Ben back in business
Ainslie comes back fighting after rest day
Last Updated: 02/08/12 7:43pm
Ben Ainslie: Closed gap on Dane to four points
Three-time gold medallist Ben Ainslie stepped up his gold medal charge by dramatically cutting Jonas Hogh-Christensen's lead at the top of the Finn standings.
The 35-year-old came into his fifth Olympics as overriding favourite to top the podium, but failed to finish ahead of the Dane in the first six races.
However, Ainslie returned from a rest day seemingly reinvigorated and quickly went about narrowing the Dane's 10-point gap at the top of the overall standings.
Ainslie got off to his best start of the Games in race seven on the choppy waters of Weymouth Bay and rounded the first mark in the lead.
He continued to head the fleet into the third leg, where overall leader Hogh-Christensen capsized and dropped down to 15th.
The Dane recovered superbly to finish in eighth but could only watch on as Ainslie won the race by 21 seconds.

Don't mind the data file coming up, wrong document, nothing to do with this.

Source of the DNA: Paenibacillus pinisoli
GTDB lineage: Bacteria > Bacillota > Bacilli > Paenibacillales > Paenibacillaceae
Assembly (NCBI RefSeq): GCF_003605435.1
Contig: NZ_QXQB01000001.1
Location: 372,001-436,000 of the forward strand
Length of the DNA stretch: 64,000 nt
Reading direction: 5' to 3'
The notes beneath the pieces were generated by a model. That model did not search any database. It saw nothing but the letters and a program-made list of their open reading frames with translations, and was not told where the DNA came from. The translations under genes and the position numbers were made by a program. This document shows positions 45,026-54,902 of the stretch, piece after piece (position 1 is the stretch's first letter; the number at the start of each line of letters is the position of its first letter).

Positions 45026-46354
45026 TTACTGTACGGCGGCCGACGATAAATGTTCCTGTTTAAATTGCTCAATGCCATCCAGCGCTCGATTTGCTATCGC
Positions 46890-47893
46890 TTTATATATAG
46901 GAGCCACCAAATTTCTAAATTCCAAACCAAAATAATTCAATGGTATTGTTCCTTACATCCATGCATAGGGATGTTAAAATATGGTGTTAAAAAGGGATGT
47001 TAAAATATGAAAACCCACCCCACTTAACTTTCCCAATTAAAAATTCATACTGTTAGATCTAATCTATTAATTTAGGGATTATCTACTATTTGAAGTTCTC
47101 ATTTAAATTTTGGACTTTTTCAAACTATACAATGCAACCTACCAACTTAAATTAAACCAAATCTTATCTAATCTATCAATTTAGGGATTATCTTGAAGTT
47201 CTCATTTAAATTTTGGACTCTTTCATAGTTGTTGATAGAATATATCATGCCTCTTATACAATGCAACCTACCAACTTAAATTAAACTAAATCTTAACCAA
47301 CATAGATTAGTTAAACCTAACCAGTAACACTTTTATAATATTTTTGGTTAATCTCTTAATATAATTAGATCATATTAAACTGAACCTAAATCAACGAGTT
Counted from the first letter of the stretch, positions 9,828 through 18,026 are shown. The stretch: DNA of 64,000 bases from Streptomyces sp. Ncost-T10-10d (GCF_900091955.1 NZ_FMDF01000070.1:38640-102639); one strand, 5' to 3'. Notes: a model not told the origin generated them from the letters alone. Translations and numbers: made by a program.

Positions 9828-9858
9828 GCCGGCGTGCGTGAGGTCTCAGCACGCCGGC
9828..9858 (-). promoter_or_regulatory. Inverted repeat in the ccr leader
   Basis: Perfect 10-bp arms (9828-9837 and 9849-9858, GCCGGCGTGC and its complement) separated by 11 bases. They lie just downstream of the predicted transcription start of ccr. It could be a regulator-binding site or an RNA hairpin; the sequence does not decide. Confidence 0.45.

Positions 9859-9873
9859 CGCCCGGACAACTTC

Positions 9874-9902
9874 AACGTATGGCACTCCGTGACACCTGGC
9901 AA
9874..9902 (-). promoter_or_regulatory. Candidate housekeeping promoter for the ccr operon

The six-time Finn world champion continued in the same vein of form in the day's second race, overcoming a relatively sluggish start to beat Hogh-Christensen to third spot after a superb final downwind leg.
Ainslie seemed to gesticulate towards the Dane's boat at the end of the race after cutting his lead at the top down to three points.
The Brit was angry after having a penalty turn for touching the third mark - something he claims he did not do.
Instead, Ainslie alleges Hogh-Christensen and the Netherlands' Pieter-Jan Postma worked in cohorts to get him punished.
"The Dutch and the Danish guys basically teamed up against me to claim I hit the mark when I didn't," he said.
"I was pretty p****d off with that, to be honest, at this level.
"I had no option but to take the turn because in the protest room I would be sure to lose as it was two against one.
"That is disappointing but I can tell you it has made me pretty angry [and wanting] to make amends tomorrow."
Hogh-Christensen would not disclose what was said but was quick to deny Ainslie's allegations.
"That is a hard allegation," he said. "I don't think anybody teams up to call somebody on that. I saw him hit the mark. I think the Dutch guy saw him hit the mark.
"Two guys seeing the same guy hit the mark is probably because he hit the mark. There was no bad words from either of us, we just called him on it.
"He decided to do what he had to do and took his penalty. If he was so sure he didn't hit the mark, why did he take a penalty then?
"The exchange of words, well, was probably unnecessary but that is the way life is in sport."